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arly work. But in reality most of the students in their lecture rooms don't want to
take up an academic career at all. They want to be pastors for their congregations
in the church. They want to know what good all the theological theories will do
them later, in their sermons, in their pastoral work, and in the building up of their
congregations. But about that a great many professors haven't a notion, because
they were never congregational pastors themselves, and-at least in Germany-
have an extremely detached relationship with their local churches.
So in the theological faculties a gulf opens up between academic theory on the
one hand and pastoral practice on the other-a broad and repellent ditch. And stu-
dents who then arrive in their congregations proudly equipped with a doctorate in
theology have become strange and alien to normal Christians; they have to make a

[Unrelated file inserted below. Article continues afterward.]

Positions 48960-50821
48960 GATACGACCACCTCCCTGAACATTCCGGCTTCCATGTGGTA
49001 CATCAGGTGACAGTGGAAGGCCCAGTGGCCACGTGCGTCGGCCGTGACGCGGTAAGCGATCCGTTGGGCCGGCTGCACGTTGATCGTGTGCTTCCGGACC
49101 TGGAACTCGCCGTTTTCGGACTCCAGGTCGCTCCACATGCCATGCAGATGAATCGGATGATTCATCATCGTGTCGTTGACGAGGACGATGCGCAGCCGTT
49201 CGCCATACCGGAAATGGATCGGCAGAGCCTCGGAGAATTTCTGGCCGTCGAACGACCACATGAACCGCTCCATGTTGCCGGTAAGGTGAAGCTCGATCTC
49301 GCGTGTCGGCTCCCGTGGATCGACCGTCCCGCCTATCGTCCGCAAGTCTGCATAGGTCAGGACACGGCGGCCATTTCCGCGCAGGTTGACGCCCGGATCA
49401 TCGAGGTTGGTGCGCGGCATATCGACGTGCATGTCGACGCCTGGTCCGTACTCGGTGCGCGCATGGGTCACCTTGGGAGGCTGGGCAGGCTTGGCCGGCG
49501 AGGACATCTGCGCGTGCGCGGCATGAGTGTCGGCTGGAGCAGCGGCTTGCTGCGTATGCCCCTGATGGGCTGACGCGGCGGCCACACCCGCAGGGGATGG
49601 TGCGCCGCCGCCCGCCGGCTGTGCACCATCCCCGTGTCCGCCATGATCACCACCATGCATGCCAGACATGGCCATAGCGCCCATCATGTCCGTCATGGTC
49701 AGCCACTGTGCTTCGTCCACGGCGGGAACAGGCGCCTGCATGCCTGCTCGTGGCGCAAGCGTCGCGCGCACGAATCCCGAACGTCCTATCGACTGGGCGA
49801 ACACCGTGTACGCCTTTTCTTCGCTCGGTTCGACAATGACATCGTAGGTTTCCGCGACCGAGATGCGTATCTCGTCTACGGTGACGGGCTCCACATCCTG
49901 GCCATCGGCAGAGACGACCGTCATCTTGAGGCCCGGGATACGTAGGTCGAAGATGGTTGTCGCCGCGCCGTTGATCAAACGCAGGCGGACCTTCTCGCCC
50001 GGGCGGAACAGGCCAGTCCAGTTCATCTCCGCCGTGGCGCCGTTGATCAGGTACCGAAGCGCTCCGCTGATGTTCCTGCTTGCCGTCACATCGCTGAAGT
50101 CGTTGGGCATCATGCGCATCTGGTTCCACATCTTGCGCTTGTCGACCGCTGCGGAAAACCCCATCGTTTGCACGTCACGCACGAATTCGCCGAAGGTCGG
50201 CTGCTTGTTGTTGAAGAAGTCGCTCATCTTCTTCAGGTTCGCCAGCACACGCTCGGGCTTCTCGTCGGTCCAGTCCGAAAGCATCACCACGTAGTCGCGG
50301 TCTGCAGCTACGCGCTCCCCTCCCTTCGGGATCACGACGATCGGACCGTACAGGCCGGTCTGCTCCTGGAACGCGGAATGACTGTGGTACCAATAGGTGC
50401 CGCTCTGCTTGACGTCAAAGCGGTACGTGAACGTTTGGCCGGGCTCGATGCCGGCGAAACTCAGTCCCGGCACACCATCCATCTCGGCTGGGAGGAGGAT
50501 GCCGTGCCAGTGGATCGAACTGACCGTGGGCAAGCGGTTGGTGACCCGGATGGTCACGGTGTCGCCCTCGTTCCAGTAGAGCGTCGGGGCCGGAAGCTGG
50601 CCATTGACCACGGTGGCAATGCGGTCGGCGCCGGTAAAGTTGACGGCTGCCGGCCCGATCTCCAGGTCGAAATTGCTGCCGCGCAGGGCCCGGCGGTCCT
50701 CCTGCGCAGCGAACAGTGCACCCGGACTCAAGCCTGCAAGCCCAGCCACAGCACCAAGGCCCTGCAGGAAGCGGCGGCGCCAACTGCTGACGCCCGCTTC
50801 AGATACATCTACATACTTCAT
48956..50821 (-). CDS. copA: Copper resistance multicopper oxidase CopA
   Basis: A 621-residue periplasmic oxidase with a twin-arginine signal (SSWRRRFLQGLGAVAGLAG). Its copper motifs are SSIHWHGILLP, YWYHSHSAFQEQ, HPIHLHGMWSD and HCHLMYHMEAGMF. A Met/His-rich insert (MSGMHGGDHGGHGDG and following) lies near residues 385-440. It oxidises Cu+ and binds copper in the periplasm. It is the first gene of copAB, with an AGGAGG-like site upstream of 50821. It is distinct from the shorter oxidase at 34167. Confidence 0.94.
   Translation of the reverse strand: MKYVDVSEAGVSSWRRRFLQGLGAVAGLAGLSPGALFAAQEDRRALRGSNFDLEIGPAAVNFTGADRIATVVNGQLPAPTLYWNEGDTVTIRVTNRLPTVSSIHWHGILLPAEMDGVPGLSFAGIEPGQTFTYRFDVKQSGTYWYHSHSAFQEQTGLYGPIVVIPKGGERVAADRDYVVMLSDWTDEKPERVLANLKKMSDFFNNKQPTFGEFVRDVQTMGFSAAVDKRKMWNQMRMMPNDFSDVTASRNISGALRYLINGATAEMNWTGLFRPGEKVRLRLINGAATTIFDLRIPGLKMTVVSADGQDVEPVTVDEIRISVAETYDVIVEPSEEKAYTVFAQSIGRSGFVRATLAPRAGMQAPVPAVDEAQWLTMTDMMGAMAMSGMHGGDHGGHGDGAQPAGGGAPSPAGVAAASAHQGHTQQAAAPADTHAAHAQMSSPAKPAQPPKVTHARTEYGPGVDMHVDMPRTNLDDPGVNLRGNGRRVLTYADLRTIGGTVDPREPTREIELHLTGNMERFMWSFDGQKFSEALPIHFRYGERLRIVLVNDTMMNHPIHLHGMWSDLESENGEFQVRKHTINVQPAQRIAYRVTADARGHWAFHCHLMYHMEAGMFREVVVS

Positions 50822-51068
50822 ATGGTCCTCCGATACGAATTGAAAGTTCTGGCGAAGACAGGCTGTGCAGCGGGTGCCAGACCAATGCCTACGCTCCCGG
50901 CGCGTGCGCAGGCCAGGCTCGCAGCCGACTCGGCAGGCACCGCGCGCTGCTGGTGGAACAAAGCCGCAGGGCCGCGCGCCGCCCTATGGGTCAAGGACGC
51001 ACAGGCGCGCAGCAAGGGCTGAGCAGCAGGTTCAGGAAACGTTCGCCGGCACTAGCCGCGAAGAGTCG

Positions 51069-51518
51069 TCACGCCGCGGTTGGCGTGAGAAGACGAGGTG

painful leap over that broad ditch between the educated and the uneducated, and
have first to learn again that in Christ the difference between "Greeks and barbar-
ians" counts for nothing, but that all are one. After all, the apostles, men and
women both, had no Ph.D.s, and-except perhaps for Paul-none of them would
have passed our theological exams.
I have vivid memories of my first congregation. I had studied theology in
Gottingen, received my doctorate, and came to a little country church near Bremen.
Sixty small farms, 500 souls, and 3,000 cows. So there I stood in the pulpit with all
my learning, feeling pretty much a fool. Fortunately; I had spent more than three
years in the hard "school of life" and had lived with farmers and workers in pris-
oner-of-war camps in Scotland and England. It was from those experiences that
I then preached, not from the lecture notes I had taken in Gottingen. Perhaps I